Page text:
Measles crisis in Kyrgyzstan: Red Crescent volunteers take the lead

A Kyrgyzstan Red Crescent volunteer administers a measles vaccine to a young boy.

A Kyrgyzstan Red Crescent volunteer administers a measles vaccine to a young boy.

Photo: Red Crescent Society of Kyrgyzstan

Amidst a concerning surge in measles cases, the Red Crescent Society of Kyrgyzstan (RCSK), in collaboration with the IFRC, has launched an immunization campaign to combat what has become a significant threat to many communities in Kyrgyzstan.

As of early September, Kyrgyzstan has reported a staggering 1,982 confirmed cases, making measles a major threat to communities in the Kyrgyz Republic and one of the highest measles incidences globally.

A highly contagious disease, and a leading cause of child mortality worldwide, measles is almost completely preventable with vaccination. The first major challenge in tackling the outbreak lies in dispelling misinformation about the disease and vaccinations.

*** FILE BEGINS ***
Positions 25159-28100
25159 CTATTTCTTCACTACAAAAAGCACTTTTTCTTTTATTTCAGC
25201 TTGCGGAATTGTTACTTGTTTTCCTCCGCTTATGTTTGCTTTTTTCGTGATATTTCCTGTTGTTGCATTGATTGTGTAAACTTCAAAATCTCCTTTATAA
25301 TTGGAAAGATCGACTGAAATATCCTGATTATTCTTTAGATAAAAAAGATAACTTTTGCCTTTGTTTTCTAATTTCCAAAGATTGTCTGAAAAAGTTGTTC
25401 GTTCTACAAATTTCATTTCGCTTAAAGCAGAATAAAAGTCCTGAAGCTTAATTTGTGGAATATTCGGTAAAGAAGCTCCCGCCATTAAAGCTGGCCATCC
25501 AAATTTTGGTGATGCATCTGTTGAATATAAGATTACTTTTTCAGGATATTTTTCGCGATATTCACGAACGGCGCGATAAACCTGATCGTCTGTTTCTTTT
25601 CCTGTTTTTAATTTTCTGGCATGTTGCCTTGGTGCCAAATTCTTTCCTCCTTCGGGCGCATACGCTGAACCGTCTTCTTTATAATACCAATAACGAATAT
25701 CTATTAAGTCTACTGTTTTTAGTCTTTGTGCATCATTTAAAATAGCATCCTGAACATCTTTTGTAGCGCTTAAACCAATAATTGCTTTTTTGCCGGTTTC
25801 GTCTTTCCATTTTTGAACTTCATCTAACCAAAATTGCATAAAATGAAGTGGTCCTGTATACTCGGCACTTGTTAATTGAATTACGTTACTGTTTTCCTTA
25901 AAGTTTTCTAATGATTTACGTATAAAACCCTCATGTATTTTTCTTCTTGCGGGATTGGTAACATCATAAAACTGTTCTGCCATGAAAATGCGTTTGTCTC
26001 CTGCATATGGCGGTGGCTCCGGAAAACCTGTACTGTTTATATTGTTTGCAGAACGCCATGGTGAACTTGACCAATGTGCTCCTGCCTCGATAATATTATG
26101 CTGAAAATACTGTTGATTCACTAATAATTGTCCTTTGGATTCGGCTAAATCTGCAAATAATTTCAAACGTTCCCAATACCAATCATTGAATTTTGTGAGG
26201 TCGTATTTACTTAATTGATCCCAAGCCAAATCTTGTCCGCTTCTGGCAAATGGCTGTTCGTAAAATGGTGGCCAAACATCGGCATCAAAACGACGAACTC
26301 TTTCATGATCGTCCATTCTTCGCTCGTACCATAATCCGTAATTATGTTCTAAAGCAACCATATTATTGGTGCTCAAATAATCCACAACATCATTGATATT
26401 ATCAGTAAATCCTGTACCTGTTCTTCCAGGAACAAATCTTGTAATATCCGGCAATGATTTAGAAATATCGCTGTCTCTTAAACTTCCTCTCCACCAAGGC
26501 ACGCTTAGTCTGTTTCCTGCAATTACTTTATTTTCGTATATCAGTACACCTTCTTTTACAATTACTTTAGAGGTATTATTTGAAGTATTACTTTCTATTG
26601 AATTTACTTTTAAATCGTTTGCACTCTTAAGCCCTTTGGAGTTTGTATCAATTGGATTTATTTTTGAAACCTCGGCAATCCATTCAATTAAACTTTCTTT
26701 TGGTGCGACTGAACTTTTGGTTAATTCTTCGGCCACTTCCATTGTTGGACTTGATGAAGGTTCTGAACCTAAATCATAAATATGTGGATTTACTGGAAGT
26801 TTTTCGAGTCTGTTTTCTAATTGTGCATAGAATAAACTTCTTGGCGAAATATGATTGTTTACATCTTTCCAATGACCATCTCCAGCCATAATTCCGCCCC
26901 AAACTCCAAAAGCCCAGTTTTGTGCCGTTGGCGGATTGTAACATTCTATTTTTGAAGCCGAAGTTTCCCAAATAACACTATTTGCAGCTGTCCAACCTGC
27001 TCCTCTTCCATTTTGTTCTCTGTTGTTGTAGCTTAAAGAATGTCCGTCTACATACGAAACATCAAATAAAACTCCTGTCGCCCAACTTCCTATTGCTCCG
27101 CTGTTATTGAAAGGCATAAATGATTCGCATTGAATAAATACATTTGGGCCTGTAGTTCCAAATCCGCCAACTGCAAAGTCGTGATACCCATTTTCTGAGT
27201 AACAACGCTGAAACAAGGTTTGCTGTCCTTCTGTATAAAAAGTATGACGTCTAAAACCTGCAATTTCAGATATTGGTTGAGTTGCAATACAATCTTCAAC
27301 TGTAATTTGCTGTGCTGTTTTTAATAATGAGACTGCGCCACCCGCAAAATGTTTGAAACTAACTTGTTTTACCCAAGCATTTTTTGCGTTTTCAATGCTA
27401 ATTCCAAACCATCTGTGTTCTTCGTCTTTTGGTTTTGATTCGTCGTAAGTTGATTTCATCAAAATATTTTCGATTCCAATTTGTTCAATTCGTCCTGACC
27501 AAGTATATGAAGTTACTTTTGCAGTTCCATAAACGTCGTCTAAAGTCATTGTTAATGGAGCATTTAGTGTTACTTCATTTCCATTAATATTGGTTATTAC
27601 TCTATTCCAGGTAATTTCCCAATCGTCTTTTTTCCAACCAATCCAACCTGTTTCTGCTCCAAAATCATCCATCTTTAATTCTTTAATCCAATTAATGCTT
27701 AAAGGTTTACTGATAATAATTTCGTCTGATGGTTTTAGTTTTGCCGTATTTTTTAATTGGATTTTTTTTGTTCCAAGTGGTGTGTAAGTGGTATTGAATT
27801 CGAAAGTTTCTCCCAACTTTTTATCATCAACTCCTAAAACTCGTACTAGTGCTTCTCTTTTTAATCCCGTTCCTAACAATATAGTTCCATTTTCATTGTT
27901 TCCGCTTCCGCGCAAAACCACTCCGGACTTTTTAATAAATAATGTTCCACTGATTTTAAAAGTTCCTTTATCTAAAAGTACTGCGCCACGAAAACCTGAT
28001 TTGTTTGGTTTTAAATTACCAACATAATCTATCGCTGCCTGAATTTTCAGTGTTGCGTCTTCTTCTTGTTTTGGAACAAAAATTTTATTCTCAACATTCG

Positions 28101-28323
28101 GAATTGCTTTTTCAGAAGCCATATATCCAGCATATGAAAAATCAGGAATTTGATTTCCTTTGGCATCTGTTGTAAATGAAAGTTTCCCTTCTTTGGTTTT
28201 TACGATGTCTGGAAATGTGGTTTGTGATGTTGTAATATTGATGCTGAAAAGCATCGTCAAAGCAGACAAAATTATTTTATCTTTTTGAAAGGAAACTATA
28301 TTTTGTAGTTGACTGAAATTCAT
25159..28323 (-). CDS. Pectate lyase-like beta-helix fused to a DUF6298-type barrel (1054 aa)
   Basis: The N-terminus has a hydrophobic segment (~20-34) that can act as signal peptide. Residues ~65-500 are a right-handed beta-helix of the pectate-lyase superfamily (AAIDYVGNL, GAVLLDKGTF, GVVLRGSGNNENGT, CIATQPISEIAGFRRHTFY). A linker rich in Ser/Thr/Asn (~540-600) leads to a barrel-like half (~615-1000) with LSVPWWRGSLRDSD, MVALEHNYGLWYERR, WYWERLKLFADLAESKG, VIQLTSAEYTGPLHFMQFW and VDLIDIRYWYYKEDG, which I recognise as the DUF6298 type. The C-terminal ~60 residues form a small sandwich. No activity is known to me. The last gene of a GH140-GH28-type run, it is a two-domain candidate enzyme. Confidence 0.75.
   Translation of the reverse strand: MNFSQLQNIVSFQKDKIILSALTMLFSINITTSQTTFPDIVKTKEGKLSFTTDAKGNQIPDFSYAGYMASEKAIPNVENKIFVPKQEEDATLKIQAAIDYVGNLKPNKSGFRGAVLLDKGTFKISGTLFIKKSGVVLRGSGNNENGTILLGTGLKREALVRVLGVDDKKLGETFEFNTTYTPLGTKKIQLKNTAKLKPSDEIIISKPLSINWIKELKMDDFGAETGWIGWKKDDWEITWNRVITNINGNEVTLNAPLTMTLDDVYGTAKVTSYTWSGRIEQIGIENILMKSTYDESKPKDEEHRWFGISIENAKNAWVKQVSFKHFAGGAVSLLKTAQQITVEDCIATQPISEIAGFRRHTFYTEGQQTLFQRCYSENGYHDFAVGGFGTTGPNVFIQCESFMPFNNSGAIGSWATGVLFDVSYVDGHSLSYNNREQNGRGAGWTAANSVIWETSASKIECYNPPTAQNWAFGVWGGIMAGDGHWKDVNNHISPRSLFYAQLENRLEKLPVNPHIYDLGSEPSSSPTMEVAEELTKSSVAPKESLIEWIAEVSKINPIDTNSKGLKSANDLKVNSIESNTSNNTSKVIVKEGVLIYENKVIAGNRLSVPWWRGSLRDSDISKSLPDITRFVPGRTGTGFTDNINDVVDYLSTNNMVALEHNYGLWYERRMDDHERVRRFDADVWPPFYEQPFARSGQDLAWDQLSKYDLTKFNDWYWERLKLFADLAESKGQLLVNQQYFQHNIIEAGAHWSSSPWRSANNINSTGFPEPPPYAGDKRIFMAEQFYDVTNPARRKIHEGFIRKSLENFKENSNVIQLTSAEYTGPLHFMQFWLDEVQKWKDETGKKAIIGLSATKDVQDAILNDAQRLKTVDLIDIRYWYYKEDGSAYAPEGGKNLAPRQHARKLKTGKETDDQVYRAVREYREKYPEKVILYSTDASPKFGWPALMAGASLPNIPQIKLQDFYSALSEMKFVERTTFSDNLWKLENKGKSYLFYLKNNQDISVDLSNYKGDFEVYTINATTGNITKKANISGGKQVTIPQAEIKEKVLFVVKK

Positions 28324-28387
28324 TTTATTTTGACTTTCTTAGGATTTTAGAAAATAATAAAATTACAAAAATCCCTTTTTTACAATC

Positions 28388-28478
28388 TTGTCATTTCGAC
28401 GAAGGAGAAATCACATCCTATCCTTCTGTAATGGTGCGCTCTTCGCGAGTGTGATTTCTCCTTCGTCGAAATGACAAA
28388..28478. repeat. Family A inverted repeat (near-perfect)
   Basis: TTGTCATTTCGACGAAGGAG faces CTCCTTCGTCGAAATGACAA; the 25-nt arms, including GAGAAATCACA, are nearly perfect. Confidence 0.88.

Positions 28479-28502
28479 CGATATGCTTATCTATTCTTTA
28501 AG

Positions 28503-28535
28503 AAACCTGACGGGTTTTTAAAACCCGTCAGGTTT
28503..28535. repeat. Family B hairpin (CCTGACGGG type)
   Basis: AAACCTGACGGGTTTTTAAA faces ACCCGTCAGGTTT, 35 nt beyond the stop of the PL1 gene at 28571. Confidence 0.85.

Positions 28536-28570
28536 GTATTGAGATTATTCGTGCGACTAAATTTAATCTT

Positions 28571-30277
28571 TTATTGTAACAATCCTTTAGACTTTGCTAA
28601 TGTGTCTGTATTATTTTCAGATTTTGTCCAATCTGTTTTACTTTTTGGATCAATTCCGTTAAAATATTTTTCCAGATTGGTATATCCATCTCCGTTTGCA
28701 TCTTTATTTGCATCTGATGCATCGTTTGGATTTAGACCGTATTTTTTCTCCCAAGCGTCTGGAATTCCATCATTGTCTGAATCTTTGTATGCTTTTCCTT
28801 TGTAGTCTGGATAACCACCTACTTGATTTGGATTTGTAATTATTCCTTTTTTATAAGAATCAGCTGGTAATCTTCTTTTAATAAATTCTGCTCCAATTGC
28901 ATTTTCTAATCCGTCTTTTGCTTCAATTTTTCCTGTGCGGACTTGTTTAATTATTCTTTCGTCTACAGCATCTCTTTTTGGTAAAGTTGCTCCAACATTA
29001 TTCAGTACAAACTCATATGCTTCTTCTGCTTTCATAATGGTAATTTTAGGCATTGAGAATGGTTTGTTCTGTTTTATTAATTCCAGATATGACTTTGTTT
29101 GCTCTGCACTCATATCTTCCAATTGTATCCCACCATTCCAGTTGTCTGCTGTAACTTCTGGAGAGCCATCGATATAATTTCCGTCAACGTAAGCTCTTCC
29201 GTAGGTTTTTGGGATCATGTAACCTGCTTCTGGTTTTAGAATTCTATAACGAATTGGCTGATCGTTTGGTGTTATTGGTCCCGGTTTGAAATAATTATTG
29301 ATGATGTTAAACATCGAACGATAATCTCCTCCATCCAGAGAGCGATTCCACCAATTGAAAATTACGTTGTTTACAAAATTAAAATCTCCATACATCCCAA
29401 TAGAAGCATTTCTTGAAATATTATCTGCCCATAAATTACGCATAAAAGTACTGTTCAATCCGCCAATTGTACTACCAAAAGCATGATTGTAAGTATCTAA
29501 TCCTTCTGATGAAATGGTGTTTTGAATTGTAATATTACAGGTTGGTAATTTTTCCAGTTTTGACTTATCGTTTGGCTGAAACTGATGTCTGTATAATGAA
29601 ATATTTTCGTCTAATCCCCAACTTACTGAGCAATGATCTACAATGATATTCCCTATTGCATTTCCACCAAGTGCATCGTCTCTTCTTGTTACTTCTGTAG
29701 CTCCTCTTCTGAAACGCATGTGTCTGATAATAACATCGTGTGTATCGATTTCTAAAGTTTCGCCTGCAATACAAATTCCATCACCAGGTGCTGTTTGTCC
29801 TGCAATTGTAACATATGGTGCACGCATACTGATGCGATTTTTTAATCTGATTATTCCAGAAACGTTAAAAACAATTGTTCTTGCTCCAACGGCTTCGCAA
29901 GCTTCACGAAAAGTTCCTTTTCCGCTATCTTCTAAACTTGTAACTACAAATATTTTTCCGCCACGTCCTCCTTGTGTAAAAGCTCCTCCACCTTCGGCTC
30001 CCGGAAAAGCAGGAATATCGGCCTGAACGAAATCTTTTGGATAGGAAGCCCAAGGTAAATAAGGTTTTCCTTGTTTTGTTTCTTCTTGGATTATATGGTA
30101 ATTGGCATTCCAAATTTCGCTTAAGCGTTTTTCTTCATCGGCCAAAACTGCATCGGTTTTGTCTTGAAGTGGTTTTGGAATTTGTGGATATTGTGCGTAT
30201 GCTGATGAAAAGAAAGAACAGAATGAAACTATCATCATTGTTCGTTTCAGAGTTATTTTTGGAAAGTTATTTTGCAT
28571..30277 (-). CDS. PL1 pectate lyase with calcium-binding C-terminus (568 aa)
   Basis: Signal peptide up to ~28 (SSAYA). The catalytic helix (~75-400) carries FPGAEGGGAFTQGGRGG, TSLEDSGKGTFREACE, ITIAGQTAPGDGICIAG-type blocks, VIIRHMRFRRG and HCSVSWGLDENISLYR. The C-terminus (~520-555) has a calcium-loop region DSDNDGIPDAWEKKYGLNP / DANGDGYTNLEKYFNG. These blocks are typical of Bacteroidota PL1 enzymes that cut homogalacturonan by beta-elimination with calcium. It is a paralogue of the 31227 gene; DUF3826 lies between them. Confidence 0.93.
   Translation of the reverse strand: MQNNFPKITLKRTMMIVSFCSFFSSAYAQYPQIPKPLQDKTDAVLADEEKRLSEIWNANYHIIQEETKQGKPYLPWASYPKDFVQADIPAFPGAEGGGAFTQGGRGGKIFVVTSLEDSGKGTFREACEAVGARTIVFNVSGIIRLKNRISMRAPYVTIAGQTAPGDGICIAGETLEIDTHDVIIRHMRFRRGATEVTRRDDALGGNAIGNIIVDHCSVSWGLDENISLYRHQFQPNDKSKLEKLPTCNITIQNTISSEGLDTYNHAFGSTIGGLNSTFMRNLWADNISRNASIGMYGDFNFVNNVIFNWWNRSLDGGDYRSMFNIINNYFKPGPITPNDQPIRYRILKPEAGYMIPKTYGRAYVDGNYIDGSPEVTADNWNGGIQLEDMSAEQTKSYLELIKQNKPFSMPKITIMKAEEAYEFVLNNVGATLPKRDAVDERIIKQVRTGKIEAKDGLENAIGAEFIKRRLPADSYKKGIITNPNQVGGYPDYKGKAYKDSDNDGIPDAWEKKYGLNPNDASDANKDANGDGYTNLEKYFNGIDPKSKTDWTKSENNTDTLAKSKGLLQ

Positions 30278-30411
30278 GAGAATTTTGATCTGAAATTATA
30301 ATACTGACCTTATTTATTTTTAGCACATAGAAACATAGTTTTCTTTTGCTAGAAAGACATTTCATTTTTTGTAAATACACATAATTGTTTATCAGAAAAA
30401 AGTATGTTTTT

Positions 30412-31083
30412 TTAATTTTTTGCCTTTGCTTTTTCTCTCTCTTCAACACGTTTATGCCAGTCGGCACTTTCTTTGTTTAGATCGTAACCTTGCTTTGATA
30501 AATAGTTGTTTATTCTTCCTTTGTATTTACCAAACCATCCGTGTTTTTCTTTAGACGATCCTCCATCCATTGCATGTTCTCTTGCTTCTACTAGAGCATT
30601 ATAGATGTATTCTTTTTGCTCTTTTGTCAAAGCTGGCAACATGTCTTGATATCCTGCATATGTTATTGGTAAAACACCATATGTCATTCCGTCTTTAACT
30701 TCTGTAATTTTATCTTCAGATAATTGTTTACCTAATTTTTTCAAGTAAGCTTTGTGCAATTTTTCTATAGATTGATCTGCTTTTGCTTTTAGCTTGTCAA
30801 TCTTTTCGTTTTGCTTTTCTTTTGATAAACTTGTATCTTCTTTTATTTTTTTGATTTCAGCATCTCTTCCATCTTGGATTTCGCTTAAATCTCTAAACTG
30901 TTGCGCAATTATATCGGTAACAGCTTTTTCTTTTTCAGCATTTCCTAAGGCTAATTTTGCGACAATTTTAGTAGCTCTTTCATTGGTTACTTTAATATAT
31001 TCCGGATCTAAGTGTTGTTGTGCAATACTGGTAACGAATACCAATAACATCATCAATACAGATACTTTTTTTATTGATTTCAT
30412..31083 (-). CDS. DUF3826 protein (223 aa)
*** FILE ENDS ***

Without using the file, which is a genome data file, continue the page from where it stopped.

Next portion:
“Tackling measles and other communicable diseases begins and ends in communities,” says Chingiz Djakipov, president of the RCSK, adding that communities play a pivotal role in addressing diseases like measles. ”Something as simple as a vaccine can help prevent many unavoidable deaths and illnesses. But we have a far way to go to tackle vaccine hesitancy in the country,”.

Additionally, the National Society and the IFRC have deployed trained volunteers and staff country-wide to support the government’s national immunization campaign. Their mission includes raising awareness about measles and rubella prevention, dispelling misinformation, alleviating fears, addressing questions, and facilitating access to vaccination points and health services.

As an additional help, IFRC’s Disaster Response Emergency Fund (DREF) allocated 139,000 Swiss francs to bolster the RCSK’s efforts in curbing the outbreak. Over the coming months, the Red Crescent Society aims to reach 70,000 individuals across the most affected regions and cities, including the cities of Osh and Bishkek cities, and the Osh and Chui regions.

“Debunking misinformation about the disease and vaccinations is the first major hurdle to tackling this next outbreak,” says Seval Guzelkilinc, head of IFRC’s Central Asia Country Cluster Delegation. “For many years, the Red Crescent Society of Kyrgyzstan has played a fundamental role in responding to health-related emergencies across the country and it is seen as a reliable and trusted source of information for communities.”

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